- a period of establishing (the project is getting off the ground and gathering together the appropriate information and people);
- a period of consolidating (the people involved work out their roles, territories are defined and the project either becomes stronger or weaker);
- and a third stage of adapting (the project alters in some way, possibly because of changes in agendas, location, or key personnel, whether professionals or volunteers).
At each stage the same factors appear to determine whether the project is sustainable; what varies is the relative importance of different factors.
As a project moves from one stage to another, the possibility of losing support from both professionals and community members appears to increase. Most projects go from the 'establishing' to the 'consolidating' stage, but only some move to the 'adapting' stage. Those that do, have recourse to sufficient 'facilitating factors' (see Table 1) to enable change. In other projects change is imposed; priorities or circumstances alter and a response is essential for survival. Indeed, 'adapting' can mean a new project is set up, and the process begins again.
|Reconciling different agendas||Opposing agendas|
|Funding||Instability of funding|
|Community involvement||Meeting limited needs|
|Professional support||Lack of support|
|Shared ownership||Exclusively owned|
Table 1 lists the factors affecting the sustainability of food projects. The more facilitating factors a project exhibits, the more likely it is to thrive rather than struggle.
Reconciling different agendas
Many factors interact as individuals and organisations attempt to reconcile different responsibilities, objectives and agendas. The way in which these issues are handled affects the sustainability of the project, either fostering good working relationships between all those involved, or alienating individuals and organisations. Local food projects work best when all involved, professionals and local people, feel that their concerns are being addressed.
Many projects in this study have explicit aims and objectives about things other than food, for example to provide a place to meet and an opportunity to make friends. How these non-food-related aims are reconciled with nutritional issues is important in determining the project's success and sustainability.
Finding common ground so that each group can achieve what they need or want often proves difficult. The key people involved in a project need a pragmatic approach to meeting their own agendas. Aims and objectives have to be prioritised, and those involved have to accept that not all can always be met, or acknowledged.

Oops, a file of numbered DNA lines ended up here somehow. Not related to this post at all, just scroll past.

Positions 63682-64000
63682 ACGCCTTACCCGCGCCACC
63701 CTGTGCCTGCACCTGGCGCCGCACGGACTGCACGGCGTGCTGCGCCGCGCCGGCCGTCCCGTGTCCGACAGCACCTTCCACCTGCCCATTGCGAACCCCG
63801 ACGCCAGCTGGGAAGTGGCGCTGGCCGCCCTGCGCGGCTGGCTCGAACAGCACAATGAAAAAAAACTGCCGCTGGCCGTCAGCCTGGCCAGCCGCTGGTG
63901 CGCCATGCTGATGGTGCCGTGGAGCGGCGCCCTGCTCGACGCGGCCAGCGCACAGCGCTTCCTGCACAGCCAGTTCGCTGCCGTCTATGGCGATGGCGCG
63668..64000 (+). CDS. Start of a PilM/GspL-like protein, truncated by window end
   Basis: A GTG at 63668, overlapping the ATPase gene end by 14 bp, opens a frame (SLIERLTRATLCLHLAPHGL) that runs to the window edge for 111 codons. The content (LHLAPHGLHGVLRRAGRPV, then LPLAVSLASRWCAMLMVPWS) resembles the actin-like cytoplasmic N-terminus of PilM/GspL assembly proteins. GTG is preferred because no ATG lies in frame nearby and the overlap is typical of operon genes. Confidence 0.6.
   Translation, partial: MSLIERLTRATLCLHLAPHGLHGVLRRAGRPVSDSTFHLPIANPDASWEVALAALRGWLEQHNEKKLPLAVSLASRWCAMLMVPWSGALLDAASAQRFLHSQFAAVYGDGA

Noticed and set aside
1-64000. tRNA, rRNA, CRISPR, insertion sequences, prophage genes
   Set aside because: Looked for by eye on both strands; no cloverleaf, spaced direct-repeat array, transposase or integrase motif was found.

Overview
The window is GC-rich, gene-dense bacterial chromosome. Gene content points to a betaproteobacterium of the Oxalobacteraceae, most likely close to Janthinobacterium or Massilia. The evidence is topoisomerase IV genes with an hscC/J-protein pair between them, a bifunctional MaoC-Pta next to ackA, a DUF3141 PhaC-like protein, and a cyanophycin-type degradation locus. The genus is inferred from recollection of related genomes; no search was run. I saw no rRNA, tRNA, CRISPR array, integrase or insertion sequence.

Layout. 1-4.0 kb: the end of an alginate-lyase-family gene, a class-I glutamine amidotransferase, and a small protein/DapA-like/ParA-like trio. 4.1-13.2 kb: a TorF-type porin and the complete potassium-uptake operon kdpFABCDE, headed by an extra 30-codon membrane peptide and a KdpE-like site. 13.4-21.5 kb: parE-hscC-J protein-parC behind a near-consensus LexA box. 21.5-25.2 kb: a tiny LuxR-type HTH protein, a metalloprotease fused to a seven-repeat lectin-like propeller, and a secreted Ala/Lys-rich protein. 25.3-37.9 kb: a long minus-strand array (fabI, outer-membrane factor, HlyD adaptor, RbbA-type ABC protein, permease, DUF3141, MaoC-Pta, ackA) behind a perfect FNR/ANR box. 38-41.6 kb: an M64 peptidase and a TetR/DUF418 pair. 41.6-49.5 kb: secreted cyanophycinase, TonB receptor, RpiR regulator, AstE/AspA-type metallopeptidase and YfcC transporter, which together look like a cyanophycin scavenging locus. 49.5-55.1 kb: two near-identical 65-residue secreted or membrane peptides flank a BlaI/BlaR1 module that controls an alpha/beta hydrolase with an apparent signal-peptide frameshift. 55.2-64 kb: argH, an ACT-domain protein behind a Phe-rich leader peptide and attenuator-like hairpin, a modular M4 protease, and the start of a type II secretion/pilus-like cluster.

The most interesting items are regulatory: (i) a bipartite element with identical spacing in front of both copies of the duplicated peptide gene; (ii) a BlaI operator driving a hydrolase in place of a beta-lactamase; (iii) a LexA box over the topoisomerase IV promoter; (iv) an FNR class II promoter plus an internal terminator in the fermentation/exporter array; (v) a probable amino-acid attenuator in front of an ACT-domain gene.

Secure funding is a critical factor in determining whether a project is sustainable. This study suggests that local food projects need two types of funding: money to help them set up and funding to cover running costs. Both are equally important but many projects find funding for running costs very difficult to obtain. As a result, projects have constantly to reinvent themselves so that they qualify again for set-up funding. Some projects are trapped in this cycle; this is not only time-consuming but hinders the natural development of the project.
Local community projects take time to set up and to become established. Many projects feel that it is only as their funding is running out that they really 'get going' and work well. While it is important that funding should be available to new projects, existing projects continue to need financial support. The challenge to the current funding system is to find a way to reward success by continuing some level of funding rather than penalise it by stopping or reducing funding.
An important facilitating factor is the genuine involvement of local people as active participants and equal partners whose concerns and experience are intrinsic to the project's success. The level of community support determines whether a project becomes established, how quickly and successfully it consolidates, and how it responds and adapts to meet changing needs. It is therefore important that involving local communities starts at the planning stage, when decisions are being made about what type of project is required.
"I think [what makes a project work is] support from the local community; ... because if it's something that they need and they want and they desire, and they're involved in the practical issues, I think that you can keep it going, ... some people who I'm listening to ... are very passionate about it, they don't want it to dissolve and disappear."
Cafe: Health Development Worker
Professionals can play a number of different roles in food projects, all of which require trust and good working relationships with local people and other professionals. In order to establish good rapport professionals need time, resources and authority to invest in a project. Flexibility is critical in the way professionals interpret their own and others' roles and in the activities they and the projects undertake.